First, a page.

In Hoffman v. New York, N.H. H.R. Co., 2 Cir., 74 F.2d 227, 232, the court said: "It is argued that the gasoline tractor was not a `locomotive,' and therefore that it did not have to have a `power driving wheel brake,' and that an automatic coupler on a hand car is fantastic and unheard of. But the gasoline engine was frequently used to haul a long line of cars, and there was as much reason for its being equipped to control their movements, as though it had been a steam locomotive employed for a similar purpose. The words of the act `similar vehicles' have already been construed as including an electric engine, and we cannot see how a gasoline tractor employed in interstate commerce differs. Spokane Inland Empire R.R. Co. v. Campbell, 241 U.S. 497, 36 S.Ct. 683, 60 L.Ed. 1125."

The distinction between a train movement and a switching operation is stated in United States v. Erie Railroad Co., 237 U.S. 402, 35 S.Ct. 621, 624, 59 L.Ed. 1019: "A train in the sense intended consists of an engine and cars which have been assembled and coupled together for a run or trip along the road. When a train is thus made up and is proceeding on its journey it is within the operation of the air-brake provision. But it is otherwise with the various movements in railroad yards whereby cars are assembled and coupled into outgoing trains, and whereby incoming trains which have completed their run are broken up. These are not train movements, but mere switching operations, and so are not within the air-brake provisions." In speaking of "air-brake provisions," the court was referring to air brakes on cars. I do not believe it was referring to air brakes on locomotives, because the air brake provisions as relating to trains were the only air brake provisions before the court.

In conveying the construction materials to the scene of construction the defendant was acting as a carrier rather than as construction contractor, and the operations here were "train movements" within the above definition.

In discussing section 8, title 45 of the U.S. Code, 45 U.S.C.A. § 8, in Southern Railway Company v. United States, 222 U.S. 20, 32 S.Ct. 2, 4, 56 L.Ed. 72, the Supreme Court speaks of "the manifest purpose, shown throughout the amendatory act, to enlarge the scope of the earlier one and to make it more effective," and says: "For these reasons it must be held that the original act, as enlarged by the amendatory one, is intended to embrace all locomotives, cars, and similar vehicles used on any railroad which is a highway of interstate commerce."

The Safety Appliance Act does not disclose that it was the intention of Congress to confine the term "train brakes" to any narrow or technical meaning. In section 1 of title 45 U.S. Code, 45 U.S.C.A. § 1, the phrase "train-brake system" appears and also the phrase "power or train brakes," and in section 9, tit. 45 U.S. Code, 45 U.S.C.A. § 9, the phrase "power-braked cars" appears and also the phrase "power or train brakes." In section 8 "train brakes" appears. I believe that all of these phrases refer to the same kind of brakes, that is, power brakes, and that the phrase "train brakes" appearing in section 8 includes power driving wheel brakes.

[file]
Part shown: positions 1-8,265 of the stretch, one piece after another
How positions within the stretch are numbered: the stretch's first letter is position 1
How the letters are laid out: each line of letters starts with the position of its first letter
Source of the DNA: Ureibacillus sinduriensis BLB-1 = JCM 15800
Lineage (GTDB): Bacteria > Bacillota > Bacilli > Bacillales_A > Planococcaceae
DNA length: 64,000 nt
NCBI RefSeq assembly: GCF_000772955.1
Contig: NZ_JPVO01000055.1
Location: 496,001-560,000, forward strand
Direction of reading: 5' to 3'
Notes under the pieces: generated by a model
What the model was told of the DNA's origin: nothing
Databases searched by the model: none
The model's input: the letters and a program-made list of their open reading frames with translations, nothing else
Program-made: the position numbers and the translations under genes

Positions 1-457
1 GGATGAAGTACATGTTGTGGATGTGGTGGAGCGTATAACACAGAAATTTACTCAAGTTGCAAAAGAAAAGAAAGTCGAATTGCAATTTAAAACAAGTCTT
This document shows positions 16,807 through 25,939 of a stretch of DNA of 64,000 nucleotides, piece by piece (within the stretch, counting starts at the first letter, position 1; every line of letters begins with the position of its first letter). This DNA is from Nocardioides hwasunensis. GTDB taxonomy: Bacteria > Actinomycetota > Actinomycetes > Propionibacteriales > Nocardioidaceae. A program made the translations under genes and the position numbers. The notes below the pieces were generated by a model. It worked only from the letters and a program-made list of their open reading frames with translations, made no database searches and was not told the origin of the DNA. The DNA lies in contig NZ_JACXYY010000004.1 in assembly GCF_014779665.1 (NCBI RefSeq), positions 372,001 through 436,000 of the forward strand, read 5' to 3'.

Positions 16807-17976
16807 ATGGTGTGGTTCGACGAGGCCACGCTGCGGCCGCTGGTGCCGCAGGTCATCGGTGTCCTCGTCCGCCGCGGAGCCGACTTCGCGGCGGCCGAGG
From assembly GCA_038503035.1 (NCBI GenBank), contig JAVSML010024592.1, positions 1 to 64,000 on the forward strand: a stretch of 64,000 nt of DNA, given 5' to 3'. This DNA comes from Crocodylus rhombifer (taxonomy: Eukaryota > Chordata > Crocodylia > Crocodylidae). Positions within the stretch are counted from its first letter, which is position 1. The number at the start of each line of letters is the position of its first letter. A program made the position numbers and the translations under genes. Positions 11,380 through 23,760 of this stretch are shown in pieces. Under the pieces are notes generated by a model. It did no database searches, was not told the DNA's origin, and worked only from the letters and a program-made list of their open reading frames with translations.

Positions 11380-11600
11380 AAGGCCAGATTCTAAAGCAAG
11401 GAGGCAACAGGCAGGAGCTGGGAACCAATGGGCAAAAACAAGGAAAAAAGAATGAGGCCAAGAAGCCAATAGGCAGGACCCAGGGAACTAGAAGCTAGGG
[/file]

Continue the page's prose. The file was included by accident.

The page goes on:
The locomotive crane is a "locomotive engine" required by the act to be equipped with power driving wheel brakes when being used as it was on this occasion.

This conclusion is supported by the case of Hoffman v. New York, N.H. H.R. Co., supra, which was a suit to recover damages for personal injuries received through the operation by the defendant of a gasoline tractor in moving a hand car from one point in a railroad yard to another. This movement was certainly not one in which the tractor was used in moving interstate traffic, and, moreover, was clearly a switching operation. The court said: "The defendant further argues that sections 6 of the act of 1893 and 2 of the act of 1903 (45 U.S.C.A. §§ 6, and 9) indicate that the provisions requiring power brakes and automatic couplers are limited to train movements and do not embrace locomotives and cars in yards employed in switching operations. But this is clearly erroneous. The exceptions in section 6 are expressly limited to `logging' trains. The provisions of section 9 relating to trains do not, in our opinion, affect the requirement in the act of 1903, amending the Safety Appliance Act (45 U.S.C.A. § 8), of brakes, couplers, and grab irons on `all trains, locomotives, tenders, cars, and similar vehicles used on any railroad engaged in interstate commerce.' By it the engine was required to have a power brake and the hand car an automatic coupler."

For the above reasons, judgment will be for the plaintiff.

Summaries of

United States v. Forth Worth Denver City Ry. Co.

United States District Court, N.D. Texas, Amarillo Division
Jul 14, 1937
21 F. Supp. 916 (N.D. Tex. 1937)
Case details for

United States v. Forth Worth Denver City Ry. Co.

Case Details


Court:United States District Court, N.D. Texas, Amarillo Division

Date published: Jul 14, 1937


21 F. Supp. 916 (N.D. Tex. 1937)